Reactions of the Autonomic Nervous System of Healthy Male Humans on the Natural and Simulated Conditions of the Geomagnetic Field
American Journal of Clinical and Experimental Medicine
Volume 8, Issue 4, July 2020, Pages: 69-76
Received: Jun. 22, 2020;
Accepted: Jul. 13, 2020;
Published: Aug. 4, 2020
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Ketevan Janashia, Central Scientific Research Laboratory, Aieti Medical school, David Tvildiani Medical University, Tbilisi, Georgia
Levan Tvildiani, Central Scientific Research Laboratory, Aieti Medical school, David Tvildiani Medical University, Tbilisi, Georgia
Tamar Tsibadze, Central Scientific Research Laboratory, Aieti Medical school, David Tvildiani Medical University, Tbilisi, Georgia
Nikoloz Invia, Department of Biomedical Engineering, Faculty of Informatics and Control Systems, Georgian Technical University, Tbilisi, Georgia
Vasili Kukhianidze, Solar Physics Group, School of Natural Sciences and Medicine, Ilia State University, Tbilisi, Georgia
George Ramishvili, Solar Physics Group, School of Natural Sciences and Medicine, Ilia State University, Tbilisi, Georgia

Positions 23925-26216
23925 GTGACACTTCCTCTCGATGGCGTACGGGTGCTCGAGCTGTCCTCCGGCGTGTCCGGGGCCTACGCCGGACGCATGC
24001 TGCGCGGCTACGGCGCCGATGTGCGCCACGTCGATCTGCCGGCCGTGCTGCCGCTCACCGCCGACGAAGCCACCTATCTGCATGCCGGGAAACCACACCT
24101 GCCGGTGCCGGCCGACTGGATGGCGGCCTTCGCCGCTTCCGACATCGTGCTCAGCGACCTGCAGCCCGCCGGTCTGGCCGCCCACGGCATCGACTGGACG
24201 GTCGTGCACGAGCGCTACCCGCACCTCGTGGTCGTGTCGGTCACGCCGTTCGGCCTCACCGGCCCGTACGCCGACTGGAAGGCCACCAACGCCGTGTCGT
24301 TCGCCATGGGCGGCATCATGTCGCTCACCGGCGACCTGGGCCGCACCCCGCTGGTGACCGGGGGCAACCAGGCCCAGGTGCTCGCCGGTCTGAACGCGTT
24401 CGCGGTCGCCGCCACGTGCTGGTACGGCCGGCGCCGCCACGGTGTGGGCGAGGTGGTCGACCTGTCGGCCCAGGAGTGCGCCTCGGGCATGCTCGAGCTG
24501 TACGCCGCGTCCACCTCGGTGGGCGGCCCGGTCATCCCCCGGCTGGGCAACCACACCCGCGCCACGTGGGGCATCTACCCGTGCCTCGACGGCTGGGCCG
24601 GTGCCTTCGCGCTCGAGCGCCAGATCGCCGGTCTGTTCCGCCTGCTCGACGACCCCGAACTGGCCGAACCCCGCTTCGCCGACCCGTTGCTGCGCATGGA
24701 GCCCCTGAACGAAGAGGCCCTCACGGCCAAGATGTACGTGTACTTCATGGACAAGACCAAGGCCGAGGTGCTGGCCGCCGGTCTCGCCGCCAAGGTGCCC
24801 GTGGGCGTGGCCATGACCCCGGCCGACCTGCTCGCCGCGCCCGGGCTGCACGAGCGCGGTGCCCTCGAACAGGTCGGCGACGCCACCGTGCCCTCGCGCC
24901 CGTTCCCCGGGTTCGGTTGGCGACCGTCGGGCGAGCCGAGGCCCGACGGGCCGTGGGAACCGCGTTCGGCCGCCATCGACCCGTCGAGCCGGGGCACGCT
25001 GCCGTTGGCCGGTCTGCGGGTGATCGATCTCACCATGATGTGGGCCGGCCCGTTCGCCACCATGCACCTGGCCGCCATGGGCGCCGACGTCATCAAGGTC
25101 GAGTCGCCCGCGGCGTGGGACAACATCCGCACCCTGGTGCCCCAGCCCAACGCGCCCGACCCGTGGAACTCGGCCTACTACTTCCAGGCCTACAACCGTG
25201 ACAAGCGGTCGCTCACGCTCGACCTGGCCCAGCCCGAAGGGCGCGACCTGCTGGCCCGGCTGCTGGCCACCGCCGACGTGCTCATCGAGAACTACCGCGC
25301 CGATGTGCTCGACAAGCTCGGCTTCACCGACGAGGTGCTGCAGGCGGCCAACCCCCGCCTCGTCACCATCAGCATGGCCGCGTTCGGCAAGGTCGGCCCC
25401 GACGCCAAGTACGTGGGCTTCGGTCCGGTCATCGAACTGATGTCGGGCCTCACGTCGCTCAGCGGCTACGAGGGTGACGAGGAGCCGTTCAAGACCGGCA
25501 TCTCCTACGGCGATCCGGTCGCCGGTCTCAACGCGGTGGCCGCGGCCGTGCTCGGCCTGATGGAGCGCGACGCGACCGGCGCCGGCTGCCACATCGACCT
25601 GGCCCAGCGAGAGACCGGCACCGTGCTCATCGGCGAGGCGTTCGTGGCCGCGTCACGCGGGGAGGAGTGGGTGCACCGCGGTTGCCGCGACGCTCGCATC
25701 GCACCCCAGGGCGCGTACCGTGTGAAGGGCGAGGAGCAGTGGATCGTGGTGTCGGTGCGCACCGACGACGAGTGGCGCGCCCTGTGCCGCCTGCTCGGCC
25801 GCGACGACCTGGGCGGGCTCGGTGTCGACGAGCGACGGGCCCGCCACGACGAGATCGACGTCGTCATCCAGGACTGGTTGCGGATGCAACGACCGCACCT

Background: The geomagnetic environment is very sensitive to changes in “Space weather” (SW) and its manifestations on the Earth. The human body is adapted evolutionarily to the slight alterations of the geomagnetic field (GMF). Objective: The aim of this work is to test the hypothesis on whether different levels of GMF causing specific stress-reactions in humans' autonomic nervous system (ANS) depending on the levels of GMF. Subjects & method: This is a randomized control study, in which took part n=62, 18-24 years old healthy male volunteers. We measured their ANS responses via heart rate variability (HRV) and stress index (SI) to compare them with the K index of GMF (the magnitude of GMF during geomagnetic storms (GMS)). Experiments were performed as in natural as well as in the lab conditions by simulation of different geomagnetic activity (GMA) using the pilot device of GMS compensation/simulation. Results: In comparison with quiet magnetic days (K=1-3), the initial values of HRV significantly shifted towards intensification of the sympathetic part (SP) of the ANS during days of GMSs (K=5-7). Significantly shifts in both parts of ANS (sympathetic/parasympathetic) were observed during short-term exposure to simulated GMSs (K=7, the magnetic induction B=200nT) in comparison with conditions during compensated GMSs (K=0, B=0-5nT). Conclusion: The results indicate an intensification of the ANS as a stress reaction in healthy humans when it is exposed to high levels of GMF in both natural or simulated conditions, however, the initial regulation types of the ANS (balanced/parasympathetic) results in different dynamics in its variation as a function of the GMF level.
Reactions of the Autonomic Nervous System of Healthy Male Humans on the Natural and Simulated Conditions of the Geomagnetic Field, American Journal of Clinical and Experimental Medicine.
Vol. 8, No. 4,
2020, pp. 69-76.
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